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February 2003, FRONTLINE/World correspondent Sam Kiley
went to Iraq to cover a war that everyone knew was coming. He
was reporting from the northern front, an area controlled by
the Kurds since the first Gulf War. In the weeks Kiley spent
in Kurdistan, he would discover a land and a people haunted
by Saddam Hussein.
In the late 1980s, Saddam's regime began a campaign of ethnic
cleansing and extermination against the Kurds called anfal,
or "the spoils of war." The spoils Saddam was after were the
oil fields near the Kurdish-controlled city of Kirkuk.
Saddam used chemical weapons to drive out the Kurds, attacking
upwards of 50 villages, killing thousands. Now, 15 years later,
Sam Kiley comes across a survivor of a chemical attack, a blind
woman named Khadija. She lost her vision and four members of
her family -- all in one day.
Chemical attacks were only one arm of the anfal campaign.
Kurds also were simply rounded up; those who were not executed
just disappeared. During a six-month period in 1988, this happened
to more than 120,000 Kurdish men, women and children.
In a refugee camp close to the front line, Kiley meets Nabath,
another victim of ethnic cleansing. The day that Saddam's anfal
campaign hit and destroyed her village near Kirkuk, Iraqi soldiers
beat and raped the women. Nabath's 3-year-old son was killed,
and her 6-year-old daughter was stolen. "My daughter was gorgeous,"
Nabath says. "Maybe they kept her for themselves."
As the war draws near, Kiley moves
yet closer to the front and links up with a group of Kurdish
peshmerga fighters, part of the PUK, the Patriotic Union
of Kurdistan. The men are itching for battle, dreaming of their
return to Kirkuk. Saddam has resettled their city with Arabs
from southern Iraq who have taken over their homes, and the
peshmerga want the city back. They believe that if they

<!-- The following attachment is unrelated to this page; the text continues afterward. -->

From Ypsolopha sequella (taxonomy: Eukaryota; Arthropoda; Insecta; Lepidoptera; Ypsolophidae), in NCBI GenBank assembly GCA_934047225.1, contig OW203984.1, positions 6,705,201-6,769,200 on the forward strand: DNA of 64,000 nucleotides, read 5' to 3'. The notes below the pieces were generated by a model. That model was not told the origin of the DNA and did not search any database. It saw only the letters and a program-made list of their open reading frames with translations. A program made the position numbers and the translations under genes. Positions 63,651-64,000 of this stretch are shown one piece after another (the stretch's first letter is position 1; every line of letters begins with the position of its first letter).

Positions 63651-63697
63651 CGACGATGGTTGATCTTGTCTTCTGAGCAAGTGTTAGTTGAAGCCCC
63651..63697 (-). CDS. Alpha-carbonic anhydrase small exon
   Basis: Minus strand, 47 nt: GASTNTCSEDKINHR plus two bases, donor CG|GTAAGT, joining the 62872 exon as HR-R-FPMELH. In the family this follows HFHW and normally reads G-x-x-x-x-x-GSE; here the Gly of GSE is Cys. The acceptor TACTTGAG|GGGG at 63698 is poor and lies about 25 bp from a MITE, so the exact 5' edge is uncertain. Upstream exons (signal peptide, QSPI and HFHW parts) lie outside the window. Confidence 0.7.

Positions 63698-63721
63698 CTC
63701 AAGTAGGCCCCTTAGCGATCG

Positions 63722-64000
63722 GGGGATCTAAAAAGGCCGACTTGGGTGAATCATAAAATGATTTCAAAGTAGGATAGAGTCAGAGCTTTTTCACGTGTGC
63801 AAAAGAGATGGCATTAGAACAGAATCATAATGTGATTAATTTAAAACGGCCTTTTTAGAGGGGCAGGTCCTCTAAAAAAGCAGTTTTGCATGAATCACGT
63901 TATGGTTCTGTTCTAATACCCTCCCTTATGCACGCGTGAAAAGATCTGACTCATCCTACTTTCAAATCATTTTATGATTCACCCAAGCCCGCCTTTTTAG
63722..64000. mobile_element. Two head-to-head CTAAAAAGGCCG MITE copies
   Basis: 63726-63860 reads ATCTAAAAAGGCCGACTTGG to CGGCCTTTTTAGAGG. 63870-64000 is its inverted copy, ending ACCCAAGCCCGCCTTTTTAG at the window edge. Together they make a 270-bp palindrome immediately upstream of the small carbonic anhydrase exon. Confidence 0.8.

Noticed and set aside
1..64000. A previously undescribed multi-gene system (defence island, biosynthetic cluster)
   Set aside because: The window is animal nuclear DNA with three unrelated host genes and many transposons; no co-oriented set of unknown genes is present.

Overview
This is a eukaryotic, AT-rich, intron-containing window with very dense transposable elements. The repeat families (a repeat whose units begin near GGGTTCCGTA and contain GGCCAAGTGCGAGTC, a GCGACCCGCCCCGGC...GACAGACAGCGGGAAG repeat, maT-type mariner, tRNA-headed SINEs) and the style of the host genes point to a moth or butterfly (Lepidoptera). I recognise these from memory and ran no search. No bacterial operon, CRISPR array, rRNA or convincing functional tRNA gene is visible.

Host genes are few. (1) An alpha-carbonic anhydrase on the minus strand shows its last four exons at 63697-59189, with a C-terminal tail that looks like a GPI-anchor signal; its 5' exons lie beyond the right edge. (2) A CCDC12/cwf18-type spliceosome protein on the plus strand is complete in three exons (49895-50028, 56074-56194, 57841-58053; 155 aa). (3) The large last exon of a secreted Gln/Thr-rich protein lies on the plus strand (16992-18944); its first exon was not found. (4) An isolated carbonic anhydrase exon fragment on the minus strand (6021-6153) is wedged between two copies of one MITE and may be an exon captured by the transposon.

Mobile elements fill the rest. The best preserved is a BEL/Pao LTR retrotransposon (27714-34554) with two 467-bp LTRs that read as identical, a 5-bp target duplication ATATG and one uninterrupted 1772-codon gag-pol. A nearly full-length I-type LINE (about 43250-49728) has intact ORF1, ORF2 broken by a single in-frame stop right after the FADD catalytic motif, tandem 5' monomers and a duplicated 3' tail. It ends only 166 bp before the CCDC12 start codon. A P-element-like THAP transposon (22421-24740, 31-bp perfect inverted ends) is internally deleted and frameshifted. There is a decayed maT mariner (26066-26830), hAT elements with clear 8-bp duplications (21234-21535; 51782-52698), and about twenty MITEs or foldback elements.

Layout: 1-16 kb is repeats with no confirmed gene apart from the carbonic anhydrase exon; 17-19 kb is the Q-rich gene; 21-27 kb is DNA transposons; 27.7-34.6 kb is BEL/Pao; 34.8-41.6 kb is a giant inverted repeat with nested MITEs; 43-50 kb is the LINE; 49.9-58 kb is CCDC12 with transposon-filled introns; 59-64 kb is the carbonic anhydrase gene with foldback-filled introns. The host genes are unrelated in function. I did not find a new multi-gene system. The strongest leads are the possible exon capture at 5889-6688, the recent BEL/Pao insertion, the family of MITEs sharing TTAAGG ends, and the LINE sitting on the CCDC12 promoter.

can capture Kirkuk and its vital oil fields, they can fulfill
their ancient dream of an independent Kurdish nation.
In early April, three weeks into the U.S.-led war, the assault
on Kirkuk finally begins. The peshmerga, guided by U.S.
Special Forces and supported by American air power, lead the
charge. And even though Baghdad has already fallen and Iraqi
resistance in the north is crumbling, Kiley and the troops encounter
combat. They barely escape an Iraqi
ambush, then get a particularly bad scare when one retaliatory
American bomb misses its target and hits a spot only 100 yards
behind them. Undaunted, everyone picks up the pace and charges
The city falls quickly, and the Kurds, who account for 45
percent of the population, welcome the Americans and the peshmerga.
During the first 24 hours of liberation, Kirkuk is in chaos
as Kurds vent their outrage over the atrocities committed against
them by Saddam's regime. Meanwhile Arabs and the Turkish-speaking
Turkoman minority are keeping a low profile.
Kiley seeks out the former headquarters of the secret police,
where he finds dozens of former Kurdish prisoners, anxious to
demonstrate how they were tortured. One man tells of months
of electric shocks, another shows Kiley the alarmingly meticulous
record-keeping of thefts, tortures and executions.
Following up on reports that Arabs are being forced out of
their homes, Kiley heads out to Divas, a middle-class neighborhood
built by Saddam for his military elite. He finds many houses
abandoned by their officer owners and marked in paint by one
Kurdish group or another, laying claim to them.
One Arab owner who is standing his ground expresses outrage
to Kiley. He says the PUK has ordered him to be out of his home
within 24 hours or he'll be shot, and he has no idea why. When
asked about ownership of the land, the man replies, "It's not